“Um, hello. She’s married to Blaine. If anything’s going to wear her out, it’s that,” Lou said.
Julia smiled, used to the teasing. She slipped her arm around Blaine’s waist. “Actually, I think it’s the other way around. He has trouble keeping up with me.”
Laughing, Lou said, “Yep, you’re a lucky man, Blaine.”
“You bet I am,” he said, rubbing his wife’s belly. They’d been married for two years but still acted like newlyweds, and Lou was glad to see Blaine so happy. Once upon a time, he’d had an unrequited crush on her and, as much as she liked him, he couldn’t have been less her type. Julia, however, was perfect for him, just as Benoit was perfect for Melinda and, though she’d never been one to pine about not having a boyfriend, Lou couldn’t help but experience a twinge of something that felt suspiciously like envy as she looked at the two happy couples in front of her.
“We’d better get back,” Melinda told Blaine.
“Last I heard, your mothers weren’t exactly arguing about the flowers, but they weren’t exactly agreeing either,” Blaine told her.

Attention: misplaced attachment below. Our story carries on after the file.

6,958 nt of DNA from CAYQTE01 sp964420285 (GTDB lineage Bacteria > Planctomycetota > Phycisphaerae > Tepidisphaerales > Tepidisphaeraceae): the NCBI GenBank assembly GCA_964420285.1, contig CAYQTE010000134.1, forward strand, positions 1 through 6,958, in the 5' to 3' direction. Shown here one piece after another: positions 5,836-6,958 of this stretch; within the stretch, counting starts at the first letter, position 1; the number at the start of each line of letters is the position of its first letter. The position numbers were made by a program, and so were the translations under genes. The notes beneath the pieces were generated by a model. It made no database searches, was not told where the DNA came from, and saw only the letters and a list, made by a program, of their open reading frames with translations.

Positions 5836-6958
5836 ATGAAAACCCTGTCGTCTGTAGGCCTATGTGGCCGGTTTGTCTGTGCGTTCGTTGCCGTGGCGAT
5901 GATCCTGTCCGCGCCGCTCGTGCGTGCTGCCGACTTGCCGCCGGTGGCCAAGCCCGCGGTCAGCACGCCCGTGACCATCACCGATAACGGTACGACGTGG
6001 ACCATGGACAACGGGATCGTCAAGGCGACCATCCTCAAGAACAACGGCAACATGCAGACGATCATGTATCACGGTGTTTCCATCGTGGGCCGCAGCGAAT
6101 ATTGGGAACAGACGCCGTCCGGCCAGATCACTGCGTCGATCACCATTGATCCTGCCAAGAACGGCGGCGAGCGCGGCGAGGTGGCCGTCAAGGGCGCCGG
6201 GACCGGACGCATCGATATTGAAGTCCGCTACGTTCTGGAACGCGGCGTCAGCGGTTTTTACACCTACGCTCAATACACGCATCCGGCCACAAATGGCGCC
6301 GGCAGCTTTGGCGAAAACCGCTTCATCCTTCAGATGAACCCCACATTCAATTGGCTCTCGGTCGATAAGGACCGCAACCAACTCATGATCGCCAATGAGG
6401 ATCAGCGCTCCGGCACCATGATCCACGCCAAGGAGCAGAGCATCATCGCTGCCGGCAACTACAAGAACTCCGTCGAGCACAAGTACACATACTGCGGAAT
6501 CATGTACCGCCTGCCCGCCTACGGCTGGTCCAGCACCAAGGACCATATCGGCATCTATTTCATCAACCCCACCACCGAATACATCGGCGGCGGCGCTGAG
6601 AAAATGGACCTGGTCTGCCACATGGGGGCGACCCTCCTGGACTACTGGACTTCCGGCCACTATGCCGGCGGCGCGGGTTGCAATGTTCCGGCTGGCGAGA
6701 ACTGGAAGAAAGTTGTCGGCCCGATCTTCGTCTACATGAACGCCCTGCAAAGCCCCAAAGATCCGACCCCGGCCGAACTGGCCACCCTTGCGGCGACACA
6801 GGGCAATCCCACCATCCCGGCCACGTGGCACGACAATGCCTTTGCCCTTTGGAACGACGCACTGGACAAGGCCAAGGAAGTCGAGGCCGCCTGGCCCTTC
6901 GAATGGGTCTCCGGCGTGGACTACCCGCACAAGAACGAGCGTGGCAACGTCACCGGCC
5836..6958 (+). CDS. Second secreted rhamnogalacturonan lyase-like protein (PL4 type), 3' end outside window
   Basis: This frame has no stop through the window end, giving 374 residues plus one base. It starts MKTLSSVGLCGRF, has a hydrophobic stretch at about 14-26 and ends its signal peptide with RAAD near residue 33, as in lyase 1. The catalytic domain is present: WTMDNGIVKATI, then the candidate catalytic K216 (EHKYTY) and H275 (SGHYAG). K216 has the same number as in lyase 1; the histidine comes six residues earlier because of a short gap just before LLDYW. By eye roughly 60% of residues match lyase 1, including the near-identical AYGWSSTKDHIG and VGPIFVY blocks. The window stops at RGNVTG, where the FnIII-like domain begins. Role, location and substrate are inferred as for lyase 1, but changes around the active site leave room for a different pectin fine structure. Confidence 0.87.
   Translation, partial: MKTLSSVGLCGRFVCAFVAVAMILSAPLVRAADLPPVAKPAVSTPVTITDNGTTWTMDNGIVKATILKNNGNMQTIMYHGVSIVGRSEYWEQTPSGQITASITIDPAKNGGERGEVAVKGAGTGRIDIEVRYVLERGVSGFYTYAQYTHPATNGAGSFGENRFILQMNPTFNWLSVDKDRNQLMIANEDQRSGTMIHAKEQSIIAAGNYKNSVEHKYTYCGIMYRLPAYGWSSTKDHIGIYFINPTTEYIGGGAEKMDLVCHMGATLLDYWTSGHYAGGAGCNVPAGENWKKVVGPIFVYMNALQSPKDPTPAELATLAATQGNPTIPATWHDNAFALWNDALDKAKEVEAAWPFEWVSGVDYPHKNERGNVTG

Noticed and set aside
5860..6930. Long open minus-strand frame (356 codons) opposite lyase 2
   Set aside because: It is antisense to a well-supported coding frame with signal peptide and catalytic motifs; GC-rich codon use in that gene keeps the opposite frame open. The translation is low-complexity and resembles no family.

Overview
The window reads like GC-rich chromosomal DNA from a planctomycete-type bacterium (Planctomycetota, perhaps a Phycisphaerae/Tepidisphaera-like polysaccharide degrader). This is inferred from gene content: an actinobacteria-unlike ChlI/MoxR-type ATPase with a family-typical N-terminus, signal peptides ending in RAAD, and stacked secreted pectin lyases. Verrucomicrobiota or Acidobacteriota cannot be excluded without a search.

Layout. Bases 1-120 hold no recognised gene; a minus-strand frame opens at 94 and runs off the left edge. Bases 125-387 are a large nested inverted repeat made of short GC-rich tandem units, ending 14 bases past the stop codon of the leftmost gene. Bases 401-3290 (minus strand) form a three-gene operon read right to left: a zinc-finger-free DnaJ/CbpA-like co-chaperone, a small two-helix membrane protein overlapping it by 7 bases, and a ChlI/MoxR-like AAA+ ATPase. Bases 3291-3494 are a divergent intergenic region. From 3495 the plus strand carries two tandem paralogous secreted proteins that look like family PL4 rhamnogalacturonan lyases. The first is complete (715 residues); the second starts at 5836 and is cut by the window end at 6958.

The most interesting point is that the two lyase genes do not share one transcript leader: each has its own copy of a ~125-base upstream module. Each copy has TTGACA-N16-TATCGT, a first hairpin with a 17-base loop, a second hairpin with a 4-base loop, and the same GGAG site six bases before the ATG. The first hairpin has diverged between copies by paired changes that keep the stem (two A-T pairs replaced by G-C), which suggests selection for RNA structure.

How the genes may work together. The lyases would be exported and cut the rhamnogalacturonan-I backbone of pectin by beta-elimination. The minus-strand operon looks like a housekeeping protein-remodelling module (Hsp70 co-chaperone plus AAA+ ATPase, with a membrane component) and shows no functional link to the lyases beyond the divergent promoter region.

Benoit winced. “Yeah, we’d better.”
The drive to Benoit’s Uncle Georges’s estate was short. He lived in a tiny town, and Lou marveled at the ancient-looking farms. The modern cars looked strange parked in the long gravel driveways, like alien ships from a distant planet, and it was anachronistic to watch people wandering cobblestone streets as they chatted on cell phones. The reception would be held in Uncle Georges’s lavender fields, and Lou was dying to see them. When Melinda had told her about their plans, Lou had been swept away by a flood of romantic images. She hated how much like her mother she could sometimes be.
“Thank God you’re back,” Melinda’s sister, Susan, said as they got out of the car. “I thought Mom and Mrs. Carelli might have a fistfight over the flowers.”
Melinda groaned and buried her face in her hands. “Where are they?”
“In the back. I’ll take you to them. Hi, Lou,” Susan said, giving Lou’s hand a quick shake, the warmest welcome Lou had received from Susan in years. Melinda’s sister looked relaxed for someone who’d been busy mediating maternal drama, but as a lawyer, she was probably used to dealing with fractious people. Her brown hair was longer than Lou had ever seen it, and she looked very pretty with it down around her face, the bright sunlight setting off her fiery highlights.